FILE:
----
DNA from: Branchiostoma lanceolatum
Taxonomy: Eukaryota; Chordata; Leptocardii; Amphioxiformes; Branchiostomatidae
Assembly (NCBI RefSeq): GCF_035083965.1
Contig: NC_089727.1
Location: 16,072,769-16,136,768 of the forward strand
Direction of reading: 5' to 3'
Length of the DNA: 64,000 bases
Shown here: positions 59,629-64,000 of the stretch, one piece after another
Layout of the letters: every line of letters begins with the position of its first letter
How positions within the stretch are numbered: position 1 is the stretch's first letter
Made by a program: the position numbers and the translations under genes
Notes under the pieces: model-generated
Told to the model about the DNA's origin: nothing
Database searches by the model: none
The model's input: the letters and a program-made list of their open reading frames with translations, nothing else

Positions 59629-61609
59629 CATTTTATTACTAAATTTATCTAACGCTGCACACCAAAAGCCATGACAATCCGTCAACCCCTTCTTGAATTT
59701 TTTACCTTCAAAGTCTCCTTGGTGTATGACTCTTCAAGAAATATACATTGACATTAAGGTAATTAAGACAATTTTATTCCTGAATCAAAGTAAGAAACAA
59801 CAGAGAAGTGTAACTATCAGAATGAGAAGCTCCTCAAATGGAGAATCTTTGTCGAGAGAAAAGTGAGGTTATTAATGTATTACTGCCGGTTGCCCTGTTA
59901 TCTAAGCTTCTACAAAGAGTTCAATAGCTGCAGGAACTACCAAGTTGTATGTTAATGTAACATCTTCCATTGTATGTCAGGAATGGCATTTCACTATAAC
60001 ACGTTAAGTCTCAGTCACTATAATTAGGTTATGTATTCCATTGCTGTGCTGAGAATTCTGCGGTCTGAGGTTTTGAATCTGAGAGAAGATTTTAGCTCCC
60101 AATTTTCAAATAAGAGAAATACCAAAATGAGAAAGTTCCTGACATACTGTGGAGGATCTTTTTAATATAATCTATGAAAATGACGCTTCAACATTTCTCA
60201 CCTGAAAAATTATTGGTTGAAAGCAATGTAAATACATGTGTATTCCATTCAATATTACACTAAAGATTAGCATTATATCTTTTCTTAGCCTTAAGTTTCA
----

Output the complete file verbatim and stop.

DNA from: Branchiostoma lanceolatum
Taxonomy: Eukaryota; Chordata; Leptocardii; Amphioxiformes; Branchiostomatidae
Assembly (NCBI RefSeq): GCF_035083965.1
Contig: NC_089727.1
Location: 16,072,769-16,136,768 of the forward strand
Direction of reading: 5' to 3'
Length of the DNA: 64,000 bases
Shown here: positions 59,629-64,000 of the stretch, one piece after another
Layout of the letters: every line of letters begins with the position of its first letter
How positions within the stretch are numbered: position 1 is the stretch's first letter
Made by a program: the position numbers and the translations under genes
Notes under the pieces: model-generated
Told to the model about the DNA's origin: nothing
Database searches by the model: none
The model's input: the letters and a program-made list of their open reading frames with translations, nothing else

Positions 59629-61609
59629 CATTTTATTACTAAATTTATCTAACGCTGCACACCAAAAGCCATGACAATCCGTCAACCCCTTCTTGAATTT
59701 TTTACCTTCAAAGTCTCCTTGGTGTATGACTCTTCAAGAAATATACATTGACATTAAGGTAATTAAGACAATTTTATTCCTGAATCAAAGTAAGAAACAA
59801 CAGAGAAGTGTAACTATCAGAATGAGAAGCTCCTCAAATGGAGAATCTTTGTCGAGAGAAAAGTGAGGTTATTAATGTATTACTGCCGGTTGCCCTGTTA
59901 TCTAAGCTTCTACAAAGAGTTCAATAGCTGCAGGAACTACCAAGTTGTATGTTAATGTAACATCTTCCATTGTATGTCAGGAATGGCATTTCACTATAAC
60001 ACGTTAAGTCTCAGTCACTATAATTAGGTTATGTATTCCATTGCTGTGCTGAGAATTCTGCGGTCTGAGGTTTTGAATCTGAGAGAAGATTTTAGCTCCC
60101 AATTTTCAAATAAGAGAAATACCAAAATGAGAAAGTTCCTGACATACTGTGGAGGATCTTTTTAATATAATCTATGAAAATGACGCTTCAACATTTCTCA
60201 CCTGAAAAATTATTGGTTGAAAGCAATGTAAATACATGTGTATTCCATTCAATATTACACTAAAGATTAGCATTATATCTTTTCTTAGCCTTAAGTTTCA